Do clients buy into that? Some do, some don't. It depends on how serious they are about their business and what they're looking to get out of their website. The better you can educate them as to what is possible and what their competitors may be doing, the more of a chance you have of convincing them about updating, testing, and improving their sites.

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I can't think of a site that would not benefit from at least monthly content updates. I tend to go with a blog, or something much like a blog in most cases because I find that the informal nature of opinion / editorial articles helps build the bridge between clients and self publishing.

I can not think of a single industry that does not have its own sort of 'politics' that a company could write about. Even if your work is just in fasteners, there are bound to be events in the fastener industry that someone could write about.

The main purpose of any single element in a site must be for the site's users. SEO, in my humble opinion is best achieved incidentally. Users will appreciate seeing how a company has grown within its industry over time, which also significantly boosts the chances of the company site turning up in searches.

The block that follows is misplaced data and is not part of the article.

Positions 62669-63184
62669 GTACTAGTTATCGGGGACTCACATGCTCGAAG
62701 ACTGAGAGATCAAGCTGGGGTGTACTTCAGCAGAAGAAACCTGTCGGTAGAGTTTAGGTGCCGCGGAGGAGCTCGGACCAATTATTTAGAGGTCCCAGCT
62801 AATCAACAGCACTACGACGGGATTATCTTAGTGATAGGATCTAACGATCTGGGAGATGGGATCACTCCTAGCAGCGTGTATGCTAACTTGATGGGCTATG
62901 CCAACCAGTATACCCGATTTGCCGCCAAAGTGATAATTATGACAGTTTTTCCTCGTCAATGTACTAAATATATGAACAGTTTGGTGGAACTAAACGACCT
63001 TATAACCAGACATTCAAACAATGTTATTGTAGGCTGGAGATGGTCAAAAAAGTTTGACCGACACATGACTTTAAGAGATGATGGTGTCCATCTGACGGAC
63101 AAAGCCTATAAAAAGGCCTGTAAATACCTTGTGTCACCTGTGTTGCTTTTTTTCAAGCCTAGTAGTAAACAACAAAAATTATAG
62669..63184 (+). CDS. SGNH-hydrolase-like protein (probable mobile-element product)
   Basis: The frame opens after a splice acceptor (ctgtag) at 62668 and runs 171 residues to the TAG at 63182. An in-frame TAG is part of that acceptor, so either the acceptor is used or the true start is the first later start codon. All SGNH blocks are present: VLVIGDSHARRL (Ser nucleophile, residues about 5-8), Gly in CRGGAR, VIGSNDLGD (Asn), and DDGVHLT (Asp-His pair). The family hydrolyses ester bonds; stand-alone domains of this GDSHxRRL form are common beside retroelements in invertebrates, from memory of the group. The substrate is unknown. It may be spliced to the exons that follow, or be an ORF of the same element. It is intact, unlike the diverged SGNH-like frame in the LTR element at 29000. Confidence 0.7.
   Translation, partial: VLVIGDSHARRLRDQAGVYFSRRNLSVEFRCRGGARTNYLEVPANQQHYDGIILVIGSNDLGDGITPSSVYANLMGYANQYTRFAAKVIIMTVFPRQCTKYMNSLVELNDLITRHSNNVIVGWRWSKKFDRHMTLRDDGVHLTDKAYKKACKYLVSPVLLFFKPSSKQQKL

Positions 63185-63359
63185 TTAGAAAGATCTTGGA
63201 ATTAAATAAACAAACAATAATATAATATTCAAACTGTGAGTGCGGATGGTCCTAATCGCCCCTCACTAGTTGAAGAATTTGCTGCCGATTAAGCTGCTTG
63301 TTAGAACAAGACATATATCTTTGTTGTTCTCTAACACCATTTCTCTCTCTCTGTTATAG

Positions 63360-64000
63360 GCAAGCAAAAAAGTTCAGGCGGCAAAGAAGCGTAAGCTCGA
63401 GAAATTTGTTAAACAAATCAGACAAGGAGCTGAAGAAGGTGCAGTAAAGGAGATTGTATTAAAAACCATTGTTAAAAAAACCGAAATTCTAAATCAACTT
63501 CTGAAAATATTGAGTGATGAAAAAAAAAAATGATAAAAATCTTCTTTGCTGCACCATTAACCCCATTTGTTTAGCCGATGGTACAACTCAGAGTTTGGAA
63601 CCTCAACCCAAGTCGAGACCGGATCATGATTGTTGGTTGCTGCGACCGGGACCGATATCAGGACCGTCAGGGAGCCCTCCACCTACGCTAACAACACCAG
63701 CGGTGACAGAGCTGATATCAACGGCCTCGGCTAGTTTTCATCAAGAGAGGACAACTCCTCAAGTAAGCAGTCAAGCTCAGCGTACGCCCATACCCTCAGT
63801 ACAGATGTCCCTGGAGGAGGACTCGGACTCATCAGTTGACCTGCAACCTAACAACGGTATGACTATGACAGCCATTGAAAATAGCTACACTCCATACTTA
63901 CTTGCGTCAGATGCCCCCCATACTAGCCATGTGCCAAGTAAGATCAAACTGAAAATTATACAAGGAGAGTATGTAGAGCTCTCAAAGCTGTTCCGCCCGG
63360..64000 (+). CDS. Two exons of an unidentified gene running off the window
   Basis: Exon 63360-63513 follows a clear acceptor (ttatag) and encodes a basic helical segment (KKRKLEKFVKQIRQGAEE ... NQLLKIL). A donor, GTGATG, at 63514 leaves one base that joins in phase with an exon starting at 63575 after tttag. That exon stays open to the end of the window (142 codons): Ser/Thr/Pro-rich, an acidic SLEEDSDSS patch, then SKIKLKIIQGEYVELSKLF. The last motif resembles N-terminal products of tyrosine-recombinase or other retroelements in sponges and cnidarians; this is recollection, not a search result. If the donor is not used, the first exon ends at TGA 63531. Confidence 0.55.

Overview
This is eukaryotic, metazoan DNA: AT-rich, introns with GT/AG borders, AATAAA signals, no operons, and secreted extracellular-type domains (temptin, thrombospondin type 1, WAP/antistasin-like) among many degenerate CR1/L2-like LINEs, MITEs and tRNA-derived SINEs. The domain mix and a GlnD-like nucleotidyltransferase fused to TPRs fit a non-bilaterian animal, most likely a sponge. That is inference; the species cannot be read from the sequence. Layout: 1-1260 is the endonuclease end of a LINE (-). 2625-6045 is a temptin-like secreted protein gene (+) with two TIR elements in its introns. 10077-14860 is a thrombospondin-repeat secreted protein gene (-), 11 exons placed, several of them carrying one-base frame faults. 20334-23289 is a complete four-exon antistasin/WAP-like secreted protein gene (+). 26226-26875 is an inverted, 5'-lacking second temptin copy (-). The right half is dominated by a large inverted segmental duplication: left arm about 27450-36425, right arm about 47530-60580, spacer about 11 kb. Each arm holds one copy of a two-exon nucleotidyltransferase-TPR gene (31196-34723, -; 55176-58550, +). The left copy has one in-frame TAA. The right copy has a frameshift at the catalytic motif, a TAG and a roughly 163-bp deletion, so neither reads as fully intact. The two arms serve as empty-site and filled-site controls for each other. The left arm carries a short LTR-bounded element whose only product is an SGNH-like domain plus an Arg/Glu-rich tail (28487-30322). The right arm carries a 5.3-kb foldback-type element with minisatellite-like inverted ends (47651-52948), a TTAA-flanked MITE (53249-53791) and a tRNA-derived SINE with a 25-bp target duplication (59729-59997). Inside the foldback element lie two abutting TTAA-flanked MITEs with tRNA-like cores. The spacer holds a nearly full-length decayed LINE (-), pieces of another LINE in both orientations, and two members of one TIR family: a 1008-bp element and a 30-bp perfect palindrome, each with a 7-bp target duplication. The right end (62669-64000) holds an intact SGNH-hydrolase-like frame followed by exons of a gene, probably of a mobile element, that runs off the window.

I try my best to explain to them that fresh content also helps conversions, in addition to helping to get visitors from search engines.

The other thing you can do is develop a relationship with a few freelance writers, refer them to companies who just can't seem to handle self publishing beyond the occasional press release.

Whatever way you do it, make sure that you adequately articulate that regular publishing is not just for SEO.

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I particularly like this advice: "The other thing you can do is develop a relationship with a few freelance writers, refer them to companies who just can't seem to handle self publishing beyond the occasional press release." I think a good writer can help draw out good content. I think you're right, everybody has something relevant to a current site visitor. The trick is to draw it out and put it up. – artlung Aug 7 '10 at 15:19

... a company whose services and staff stay the same, and they have no news to speak of ...

I believe this statement touches upon the larger problem of "why would anyone search for this" - potential customers couldn't possibly care less about a company's "about us" and "corporate hierarchy" details.

Unless the company has products or services to sell, there's no sense having a website to begin with...

Given that the company must have something to sell, its website should primarily be about what it's selling.

If there are no competitors to worry about, stale content works fine.